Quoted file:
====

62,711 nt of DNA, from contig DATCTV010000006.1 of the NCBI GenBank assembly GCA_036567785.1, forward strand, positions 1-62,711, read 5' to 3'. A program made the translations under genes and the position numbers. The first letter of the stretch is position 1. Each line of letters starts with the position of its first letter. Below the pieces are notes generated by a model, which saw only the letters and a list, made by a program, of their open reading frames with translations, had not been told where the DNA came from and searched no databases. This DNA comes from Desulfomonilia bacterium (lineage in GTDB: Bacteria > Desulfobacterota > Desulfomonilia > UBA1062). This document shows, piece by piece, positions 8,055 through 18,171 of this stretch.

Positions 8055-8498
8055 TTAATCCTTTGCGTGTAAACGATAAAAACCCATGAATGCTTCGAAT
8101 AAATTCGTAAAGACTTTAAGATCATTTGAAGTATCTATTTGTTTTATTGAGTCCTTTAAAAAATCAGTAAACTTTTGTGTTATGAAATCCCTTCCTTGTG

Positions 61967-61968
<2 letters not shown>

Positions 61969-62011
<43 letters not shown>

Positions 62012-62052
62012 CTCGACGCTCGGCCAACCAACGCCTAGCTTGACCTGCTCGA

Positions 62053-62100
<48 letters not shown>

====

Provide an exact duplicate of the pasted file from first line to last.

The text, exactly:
62,711 nt of DNA, from contig DATCTV010000006.1 of the NCBI GenBank assembly GCA_036567785.1, forward strand, positions 1-62,711, read 5' to 3'. A program made the translations under genes and the position numbers. The first letter of the stretch is position 1. Each line of letters starts with the position of its first letter. Below the pieces are notes generated by a model, which saw only the letters and a list, made by a program, of their open reading frames with translations, had not been told where the DNA came from and searched no databases. This DNA comes from Desulfomonilia bacterium (lineage in GTDB: Bacteria > Desulfobacterota > Desulfomonilia > UBA1062). This document shows, piece by piece, positions 8,055 through 18,171 of this stretch.

Positions 8055-8498
8055 TTAATCCTTTGCGTGTAAACGATAAAAACCCATGAATGCTTCGAAT
8101 AAATTCGTAAAGACTTTAAGATCATTTGAAGTATCTATTTGTTTTATTGAGTCCTTTAAAAAATCAGTAAACTTTTGTGTTATGAAATCCCTTCCTTGTG

Positions 61967-61968
<2 letters not shown>

Positions 61969-62011
<43 letters not shown>

Positions 62012-62052
62012 CTCGACGCTCGGCCAACCAACGCCTAGCTTGACCTGCTCGA

Positions 62053-62100
<48 letters not shown>